Is there a way to provide user-specific passwords for Wi-Fi, so that different users have different passwords?

I'd like to provide each user with a different password for my Wi-Fi connection.

  • 8
    If you have decent business class wifi and an appropriate infrastructure then you may be able to configure your wireless access points to support RADIUS authentication back to whatever central authentication service you use. If not, throw them out and get real ones.
    – Rob Moir
    Dec 2, 2014 at 8:44
  • Radius authentication is the only way to do like this?
    – john
    Dec 2, 2014 at 8:47
  • It's the only "proper" way of doing things that I'm aware of, which isn't to say that its the only proper way of doing things, or that there isn't some wireless access point out there that supports creating as many SSIDs as you have users in order to assign them all their own password, or some other similar hack.
    – Rob Moir
    Dec 2, 2014 at 8:49
  • I know that several domestic router models allow for this, but it's more like a gimmick than a full feature.
    – AStopher
    Dec 2, 2014 at 14:49
  • @cybermonkey, can you share the details of those domestic router models?
    – boardrider
    Oct 18, 2018 at 21:42

4 Answers 4


What you need is WPA-2 Enterprise, combined with a RADIUS server for authenticating users.

If you have an existing Active Directory infrastructure, then you can use the Network Policy Server role in Windows to do the authentication and allow users to log on with their AD username/password.

  • How would I set this up in a shared house that I was renting to 6 people? E.g. I just need 7 log-ons but at little cost or effort. Dec 2, 2014 at 16:26
  • In this case you can't.
    – drookie
    Dec 2, 2014 at 17:27
  • @IanRingrose If you had a dedicated machine on the network to act as your server, then it's perfectly possible. There is software available to setup your RADIUS server, such as the popular FreeRADIUS. Dec 2, 2014 at 18:40
  • 5
    @IanRingrose what I do is base the security around specific MAC addresses of people's devices, not around the people themselves. They all have the same wifi password, but it is only useful if their MAC is whitelisted. Also all the usage and security rules are based on these MACs. It is not secure enough for business setting, since MAC addresses can be changed and relatively easy spoofed, but in home setting it's a low risk, since people are unlikely to hunt for each other MAC addresses and spoof them and a random MAC address is not useful. Dec 2, 2014 at 21:29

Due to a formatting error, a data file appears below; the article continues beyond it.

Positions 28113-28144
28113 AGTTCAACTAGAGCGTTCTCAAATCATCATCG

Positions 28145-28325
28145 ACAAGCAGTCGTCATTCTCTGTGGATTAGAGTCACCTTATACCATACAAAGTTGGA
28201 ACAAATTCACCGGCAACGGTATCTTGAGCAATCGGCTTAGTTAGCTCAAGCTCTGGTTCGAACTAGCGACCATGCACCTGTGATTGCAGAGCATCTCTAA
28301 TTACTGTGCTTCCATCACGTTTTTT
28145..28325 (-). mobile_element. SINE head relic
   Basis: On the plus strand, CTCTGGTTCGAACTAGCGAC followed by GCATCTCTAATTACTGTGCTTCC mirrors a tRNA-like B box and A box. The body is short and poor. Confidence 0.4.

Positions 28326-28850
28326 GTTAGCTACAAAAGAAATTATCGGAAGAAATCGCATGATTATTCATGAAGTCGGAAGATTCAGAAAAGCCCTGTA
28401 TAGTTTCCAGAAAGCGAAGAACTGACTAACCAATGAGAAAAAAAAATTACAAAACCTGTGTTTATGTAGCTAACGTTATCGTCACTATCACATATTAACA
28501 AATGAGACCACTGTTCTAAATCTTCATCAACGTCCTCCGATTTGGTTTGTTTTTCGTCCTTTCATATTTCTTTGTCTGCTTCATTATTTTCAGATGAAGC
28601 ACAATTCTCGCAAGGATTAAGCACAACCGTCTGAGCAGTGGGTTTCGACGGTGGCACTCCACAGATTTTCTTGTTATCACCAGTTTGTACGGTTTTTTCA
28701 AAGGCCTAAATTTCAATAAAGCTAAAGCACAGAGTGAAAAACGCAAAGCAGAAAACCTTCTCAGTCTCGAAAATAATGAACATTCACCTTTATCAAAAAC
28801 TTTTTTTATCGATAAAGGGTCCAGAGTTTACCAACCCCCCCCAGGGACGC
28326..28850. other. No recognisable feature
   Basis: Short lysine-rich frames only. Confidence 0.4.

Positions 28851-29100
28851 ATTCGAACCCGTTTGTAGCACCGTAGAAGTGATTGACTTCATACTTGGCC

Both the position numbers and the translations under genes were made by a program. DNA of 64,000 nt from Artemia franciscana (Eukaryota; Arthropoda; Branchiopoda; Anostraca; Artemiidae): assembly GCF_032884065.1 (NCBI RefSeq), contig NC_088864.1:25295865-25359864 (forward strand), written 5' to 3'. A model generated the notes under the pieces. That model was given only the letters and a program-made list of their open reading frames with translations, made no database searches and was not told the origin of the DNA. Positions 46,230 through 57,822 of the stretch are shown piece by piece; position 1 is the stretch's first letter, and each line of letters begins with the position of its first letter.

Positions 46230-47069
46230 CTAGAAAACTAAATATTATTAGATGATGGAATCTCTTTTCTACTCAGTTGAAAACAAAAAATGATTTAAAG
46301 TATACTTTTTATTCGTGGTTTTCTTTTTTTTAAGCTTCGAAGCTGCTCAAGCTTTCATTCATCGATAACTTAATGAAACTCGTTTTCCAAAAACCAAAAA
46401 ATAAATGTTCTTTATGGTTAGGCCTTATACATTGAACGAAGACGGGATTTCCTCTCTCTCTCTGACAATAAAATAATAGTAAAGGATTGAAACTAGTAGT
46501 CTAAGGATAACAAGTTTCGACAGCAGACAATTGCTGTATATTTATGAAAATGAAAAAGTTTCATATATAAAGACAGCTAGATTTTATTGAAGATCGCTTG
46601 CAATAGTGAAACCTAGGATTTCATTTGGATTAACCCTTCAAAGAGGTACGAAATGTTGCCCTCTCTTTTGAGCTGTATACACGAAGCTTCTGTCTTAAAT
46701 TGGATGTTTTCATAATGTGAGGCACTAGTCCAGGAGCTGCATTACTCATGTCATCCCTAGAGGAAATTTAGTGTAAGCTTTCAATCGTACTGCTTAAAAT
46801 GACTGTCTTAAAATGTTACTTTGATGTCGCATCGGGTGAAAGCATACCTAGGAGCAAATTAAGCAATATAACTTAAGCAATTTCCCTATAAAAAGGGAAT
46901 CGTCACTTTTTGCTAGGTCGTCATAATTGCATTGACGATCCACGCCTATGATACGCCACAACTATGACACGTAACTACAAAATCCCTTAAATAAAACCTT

• 2
    With a raspberry pi running hostapd and openldap? Dec 3, 2014 at 14:31

Another possible solution is to set up multiple SSIDs and provide separate passwords for each one. It's not as elegant as having multiple passwords for the same SSID, but it would accomplish the same thing and would be easy to manage if your router supports multiple SSIDs.

One such router is Asus' RT line of consumer-level dual-band routers (I have the RT-AC66U) which supports up to three "Guest SSIDs" per band in addition to the main SSIDs. Each can have its own authentication and access policies. This even allows you to track usage time for each guest SSID.

Because most people aren't able to access the 5GHz band just yet, you would likely need 2 of these routers to provide enough 2.4GHz access points to do what you want for 7 people, but these routers can easily be configured as "AP-Only" mode so you can chain them together.

Alternate firmware may be able to handle more SSIDs, although I can't confirm that at the moment.


I would answer your question with another question...what do you hope to gain by having each user connect using a different password? The exercise seems somewhat pointless to me unless you're also hoping to attach some sort of network policies to the different credentials that you didn't mention in your original question.

Other respondents are correct, WPA-Enterprise coupled with a RADIUS server would be the proper way to accomplish this, but that is probably out of scope for what you are trying to accomplish.

If your desire to use different usernames is to be able to control access for different users without affecting other users, you might be able to use MAC address filtering instead. MAC filtering is by no means foolproof, but it would have the added benefit of preventing password sharing amongst users.

Another option is to move all of this out of the WiFi scope and further into the network. You could consider using a single WiFi password and using a captive portal upstream in the network to perform a second level of authentication. This could be accomplished with something like m0n0wall (http://m0n0.ch/wall/) relatively easily.

  • 11
    What one might hope to achieve: deny access to a user you no longer trust, without having to change the password for the 99 remaining users you still want to allow.
    – RomanSt
    Dec 2, 2014 at 22:41
  • 1
    +1 for the captive portal. That may be a very efficient way of doing this on consumer wifi. Dec 3, 2014 at 1:44
  • 1
    That's how they do it in most hotels I have been to. Dec 3, 2014 at 8:42
  • The captive portal is something to consider. However, note that captive portals usually authenticate by the MAC address once you are logged in, so this is just a more sophisticated way of setting up MAC filtering.
    – sleske
    Dec 3, 2014 at 8:45

You need a RADIUS server! But today, even small home routers have enough power to allow this. I have a Asus RT-N65U and a Asus RT-N56U at my parents house with custom firmware and FreeRadius2. You do need some Linux knowledge to set it up! The router allows to set a RADIUS server in the web interface. After you set one up, you just enter localhost there!

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